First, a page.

Reports have made clear that the Obama administration will continue military strikes against terrorist sites in Pakistan. This holdover from the Bush administration demands we ask what just is going on in Pakistan and why America has wedged itself into Pakistan internal border disputes. Bob Noziglia explores these questions and Pakistan’s self-defeating liberal tendencies, which demand the continued presence of robust American military support. 

 

It must be a dire situation indeed when Russia, with its own nuclear armament history, to be concerned about the safety of Pakistan’s nuclear arsenal.  Let us remember that not too long ago it was Russia, which after the Cold War ended in the disintegration of the Soviet Union, had nuclear submarines rusting in unsecured ports; and a fire-sale on all equipment. 

It is also important to note the silence that, until now, Russia has had towards the operations regarding Pakistan and Afghanistan.  This comes from the haunting memories similar to our Vietnam when they attempted to expand Soviet territory. 

It is then with new eyes we must re-examine Pakistan and Afghanistan while both have their own qualities that make efforts for reconstruction a slow and complicated process, they are linked by more than geographical boundaries. 

While it was not profoundly mentioned when Benazir Bhutto was assassinated last year, it was during her first tour as Prime Minister of Pakistan that she supported the rise of the Taliban, which was then one of many forces seeking to benefit from the Soviet’s withdrawal from Afghanistan.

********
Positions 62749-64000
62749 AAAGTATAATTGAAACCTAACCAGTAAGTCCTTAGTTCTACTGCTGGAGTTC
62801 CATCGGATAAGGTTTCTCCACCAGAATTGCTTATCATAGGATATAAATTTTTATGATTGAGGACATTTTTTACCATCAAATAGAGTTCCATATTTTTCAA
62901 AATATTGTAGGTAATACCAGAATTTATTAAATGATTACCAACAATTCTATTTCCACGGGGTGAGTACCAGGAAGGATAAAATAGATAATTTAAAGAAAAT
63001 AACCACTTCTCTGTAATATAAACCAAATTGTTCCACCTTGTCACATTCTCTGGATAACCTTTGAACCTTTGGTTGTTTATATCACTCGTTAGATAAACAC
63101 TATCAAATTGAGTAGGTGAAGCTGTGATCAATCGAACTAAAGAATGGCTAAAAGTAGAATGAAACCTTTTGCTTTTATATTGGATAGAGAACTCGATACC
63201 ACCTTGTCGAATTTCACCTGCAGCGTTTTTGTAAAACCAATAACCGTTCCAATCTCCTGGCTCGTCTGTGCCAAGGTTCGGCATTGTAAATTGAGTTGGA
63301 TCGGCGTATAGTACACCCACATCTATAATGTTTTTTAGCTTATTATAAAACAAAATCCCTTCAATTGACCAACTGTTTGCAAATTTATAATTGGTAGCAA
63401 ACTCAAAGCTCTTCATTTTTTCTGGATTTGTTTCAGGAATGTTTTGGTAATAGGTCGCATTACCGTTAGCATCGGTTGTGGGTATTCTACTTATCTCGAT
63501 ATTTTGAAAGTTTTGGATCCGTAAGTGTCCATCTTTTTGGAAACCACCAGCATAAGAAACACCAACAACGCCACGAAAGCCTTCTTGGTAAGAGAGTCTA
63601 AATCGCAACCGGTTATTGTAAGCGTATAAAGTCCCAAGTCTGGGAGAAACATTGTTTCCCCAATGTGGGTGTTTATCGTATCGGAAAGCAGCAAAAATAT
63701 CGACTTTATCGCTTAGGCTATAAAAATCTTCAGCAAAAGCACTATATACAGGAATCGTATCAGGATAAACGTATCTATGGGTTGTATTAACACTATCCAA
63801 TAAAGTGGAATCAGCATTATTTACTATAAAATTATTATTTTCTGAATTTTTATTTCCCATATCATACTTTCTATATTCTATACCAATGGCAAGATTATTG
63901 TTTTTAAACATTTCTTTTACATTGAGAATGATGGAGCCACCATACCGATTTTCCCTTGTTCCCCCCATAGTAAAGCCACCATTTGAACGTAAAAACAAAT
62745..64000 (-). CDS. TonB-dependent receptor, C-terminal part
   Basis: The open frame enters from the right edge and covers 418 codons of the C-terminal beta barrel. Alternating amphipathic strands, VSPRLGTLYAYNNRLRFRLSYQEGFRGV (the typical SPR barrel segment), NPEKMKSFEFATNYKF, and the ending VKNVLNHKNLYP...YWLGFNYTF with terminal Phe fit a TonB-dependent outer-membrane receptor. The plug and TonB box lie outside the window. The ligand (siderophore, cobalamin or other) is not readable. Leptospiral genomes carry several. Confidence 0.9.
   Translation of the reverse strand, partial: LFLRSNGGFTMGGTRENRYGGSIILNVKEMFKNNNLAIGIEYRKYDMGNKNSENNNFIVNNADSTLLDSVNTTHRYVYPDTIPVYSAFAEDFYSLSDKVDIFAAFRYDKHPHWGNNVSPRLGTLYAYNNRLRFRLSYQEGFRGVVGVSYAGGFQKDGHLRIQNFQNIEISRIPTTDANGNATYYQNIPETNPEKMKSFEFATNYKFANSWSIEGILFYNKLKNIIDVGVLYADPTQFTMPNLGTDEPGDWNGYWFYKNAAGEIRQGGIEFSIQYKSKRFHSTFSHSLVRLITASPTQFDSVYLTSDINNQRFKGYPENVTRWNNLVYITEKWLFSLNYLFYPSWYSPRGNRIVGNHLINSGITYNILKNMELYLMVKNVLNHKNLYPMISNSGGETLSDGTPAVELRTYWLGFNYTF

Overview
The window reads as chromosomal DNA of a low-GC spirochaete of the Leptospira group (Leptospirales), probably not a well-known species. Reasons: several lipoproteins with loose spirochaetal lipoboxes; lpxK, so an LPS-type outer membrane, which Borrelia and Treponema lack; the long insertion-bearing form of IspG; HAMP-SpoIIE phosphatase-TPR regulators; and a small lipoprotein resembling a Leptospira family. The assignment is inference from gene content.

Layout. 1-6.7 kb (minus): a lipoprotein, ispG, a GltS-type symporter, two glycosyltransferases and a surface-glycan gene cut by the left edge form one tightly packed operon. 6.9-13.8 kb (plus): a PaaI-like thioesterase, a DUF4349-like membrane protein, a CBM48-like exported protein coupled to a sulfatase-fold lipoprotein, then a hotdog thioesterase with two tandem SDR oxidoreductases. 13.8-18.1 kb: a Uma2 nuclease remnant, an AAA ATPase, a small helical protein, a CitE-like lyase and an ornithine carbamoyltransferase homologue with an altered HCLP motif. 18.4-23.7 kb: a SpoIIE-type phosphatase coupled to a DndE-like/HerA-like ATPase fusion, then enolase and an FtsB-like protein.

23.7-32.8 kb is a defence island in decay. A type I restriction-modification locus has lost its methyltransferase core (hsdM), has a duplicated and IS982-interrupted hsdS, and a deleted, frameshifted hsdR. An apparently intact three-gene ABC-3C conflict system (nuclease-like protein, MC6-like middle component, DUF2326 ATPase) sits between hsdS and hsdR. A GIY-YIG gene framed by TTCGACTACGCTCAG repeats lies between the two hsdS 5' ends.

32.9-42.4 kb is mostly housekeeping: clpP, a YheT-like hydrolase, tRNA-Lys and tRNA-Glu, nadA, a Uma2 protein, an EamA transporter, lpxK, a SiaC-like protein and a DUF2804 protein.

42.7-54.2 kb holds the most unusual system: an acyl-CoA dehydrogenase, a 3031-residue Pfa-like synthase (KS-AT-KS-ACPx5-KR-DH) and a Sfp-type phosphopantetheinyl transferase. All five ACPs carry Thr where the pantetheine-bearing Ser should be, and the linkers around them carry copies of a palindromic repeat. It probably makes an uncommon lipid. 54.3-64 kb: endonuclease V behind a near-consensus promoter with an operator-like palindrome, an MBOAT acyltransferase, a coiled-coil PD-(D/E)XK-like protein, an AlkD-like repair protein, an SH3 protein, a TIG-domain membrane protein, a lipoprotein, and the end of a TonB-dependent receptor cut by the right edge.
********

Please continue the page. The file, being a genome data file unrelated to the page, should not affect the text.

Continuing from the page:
Bhutto felt it was better to have a strict Islamic state next door because it would allow them to concentrate on somehow defeating India for the territory of Kashmir.  This decision combined with the military’s hands off approach regarding the tribal areas however would cause dire consequences, as these are where her assassins most likely came from. 

With an outpouring of support because of the death of his wife, it was “Mr. 10%” Zardari who ascended to the political throne with a promise of political unity with another deposed President due to corruption, Sharrif.  This of course became a political crisis for the same reason that toppled Musharraf’s government, the topic of reinstating judges banned from their duties under dubious charges. 

The failsafe within Pakistan has been that if things were to get too bad, the military would flex political muscle and be able to step in and have confidence with the people of making things right.